That ankle injury would keep Saba out for a year and six months. It was further aggravated when a doctor rushed him back too soon. Things just went downhill from there.
When he recovered he was sent on loan to Hertha Berlin. Game time was hard to come by there as coach Jurgen Rober had no need for him. Frustrated and dejected, Saba headed to Bayern and another loan. This time to Armenia Bielefeld. This loan though would change his life.
“The manager at Bielefeld was Herman Gerland who is now assistant coach of Bayern. He was the same coach whose assessment led Bayern to sign me four years previously. At Bielefeld however, we clashed and he did not give me much of an opportunity. I quit six months into the loan period and headed back to Bayern. I had just one year left on my contract at Bayern and had been told that I could depart at the end of the contract.”
Coincidentally, Gerland took up an appointment with Bayern as second team coach around the same period. Saba faced a dilemma. In the final year of his contract he was now faced with working with a coach who a few months previously had found no use for him. He was in for a surprise.
“Gerland actually gave me a lot of game time when he took over and six months after he did the unthinkable. He suggested to Bayern to give me a new five year contract. I had given serious thought to rekindling my career in the second tier, but he made a persuasive argument. My salary was better than what I would find in the second tier and I was still young enough to give my Bayern dream another push.”
With a new contract in hand and consistent health for the first time in four years, Saba was hopeful he had his Bayern dream back on track.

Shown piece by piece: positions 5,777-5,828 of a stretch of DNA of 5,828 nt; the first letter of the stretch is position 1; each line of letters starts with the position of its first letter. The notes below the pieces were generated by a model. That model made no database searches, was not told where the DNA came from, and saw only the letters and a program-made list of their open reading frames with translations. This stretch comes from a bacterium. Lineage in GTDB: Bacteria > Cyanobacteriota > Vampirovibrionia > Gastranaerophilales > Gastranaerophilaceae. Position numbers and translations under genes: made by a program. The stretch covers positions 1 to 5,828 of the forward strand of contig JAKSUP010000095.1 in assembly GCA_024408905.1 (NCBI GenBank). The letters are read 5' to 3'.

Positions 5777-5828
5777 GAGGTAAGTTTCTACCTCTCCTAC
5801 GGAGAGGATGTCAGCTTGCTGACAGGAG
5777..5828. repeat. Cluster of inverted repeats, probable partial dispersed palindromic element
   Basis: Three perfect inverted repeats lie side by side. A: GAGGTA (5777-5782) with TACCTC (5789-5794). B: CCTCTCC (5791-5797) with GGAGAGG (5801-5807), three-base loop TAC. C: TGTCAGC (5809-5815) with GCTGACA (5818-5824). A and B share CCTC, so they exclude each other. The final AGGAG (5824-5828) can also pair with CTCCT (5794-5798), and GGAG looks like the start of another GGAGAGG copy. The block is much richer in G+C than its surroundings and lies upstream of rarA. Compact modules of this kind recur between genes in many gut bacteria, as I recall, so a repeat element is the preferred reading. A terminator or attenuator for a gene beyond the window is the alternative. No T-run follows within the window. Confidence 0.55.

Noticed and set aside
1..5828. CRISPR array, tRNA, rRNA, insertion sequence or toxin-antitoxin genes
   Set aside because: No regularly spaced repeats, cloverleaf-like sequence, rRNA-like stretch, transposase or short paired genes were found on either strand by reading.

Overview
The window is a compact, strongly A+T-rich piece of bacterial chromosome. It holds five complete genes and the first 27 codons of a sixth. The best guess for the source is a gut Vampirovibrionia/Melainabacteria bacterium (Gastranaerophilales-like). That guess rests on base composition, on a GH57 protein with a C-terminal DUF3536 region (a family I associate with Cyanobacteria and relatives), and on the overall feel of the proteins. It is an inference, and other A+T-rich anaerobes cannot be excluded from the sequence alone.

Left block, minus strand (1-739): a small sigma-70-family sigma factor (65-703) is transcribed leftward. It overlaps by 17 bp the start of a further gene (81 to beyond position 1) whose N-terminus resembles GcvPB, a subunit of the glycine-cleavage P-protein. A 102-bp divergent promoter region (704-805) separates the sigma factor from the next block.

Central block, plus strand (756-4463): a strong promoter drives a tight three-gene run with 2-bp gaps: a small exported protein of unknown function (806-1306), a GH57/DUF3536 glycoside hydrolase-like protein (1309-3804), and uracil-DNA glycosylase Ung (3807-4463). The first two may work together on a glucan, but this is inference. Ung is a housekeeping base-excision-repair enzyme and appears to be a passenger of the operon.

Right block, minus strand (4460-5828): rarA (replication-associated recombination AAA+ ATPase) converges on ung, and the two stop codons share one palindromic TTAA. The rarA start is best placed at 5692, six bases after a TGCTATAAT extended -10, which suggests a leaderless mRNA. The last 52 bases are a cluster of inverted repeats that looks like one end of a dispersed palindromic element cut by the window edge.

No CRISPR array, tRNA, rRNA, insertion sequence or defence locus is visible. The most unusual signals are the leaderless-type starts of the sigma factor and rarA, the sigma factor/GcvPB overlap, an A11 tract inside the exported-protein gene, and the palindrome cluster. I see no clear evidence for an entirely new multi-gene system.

Fate had other plans for him.
Six months into his new deal, he picked up a serious knee injury and he would be out for even longer. Two years. His fragile confidence was broken.
“The timing of the second injury really broke me and sounded the death knell in my career. One doctor even suggested I quit immediately. Hoeness however, asked me to see Bayern’s first team doctor Hans-Wilhelm Müller-Wohlfahrt and he saved my leg and what was left of my career.”
His recovery was long and painful and had taken away the best attributes he had. Pace and power. He still had his guile and physicality, but his shot at a top tier career was gone.
When asked about stories from a few years back attributed to Beckenbauer in which he was described as lazy, Saba’s calm tone disappears.
“I don’t know where those stories came from but which European team at Bayern’s level keeps a player for a decade if he is lazy? Even if it is a hundred euros they pay it is still money and they don’t operate like that. How does a lazy player get assigned the task of coaching sixteen year olds? Will he not coach them lazily? It’s nonsense.”
Saba’s role as a coach now is also owed to his mentor Gerland.
“When I recovered, he would normally instruct the team through me and sometimes I would organise the team. It was a natural transition. I have always been good with that side of the game and I am very happy to be in the situation I am in now.”
That situation was highlighted when Kumasi Asante Kotoko’s midfield prodigy Matthew Anim Cudjoe went to Bayern for a two week stint earlier this year. Saba was on hand to supervise and assess. Just as had been done to him 25 years ago. He liked what he saw.
“Ghanaians should protect that kid. I did not know much about him until the Kotoko and Hearts game. Once he touched the ball I knew he was a good talent. I did not even know he was heading to Bayern until members of the technical team called to ask if I knew about him. Talent like his comes once in while. We are watching.”
Saba’s journey is far from over.
culled from email@example.com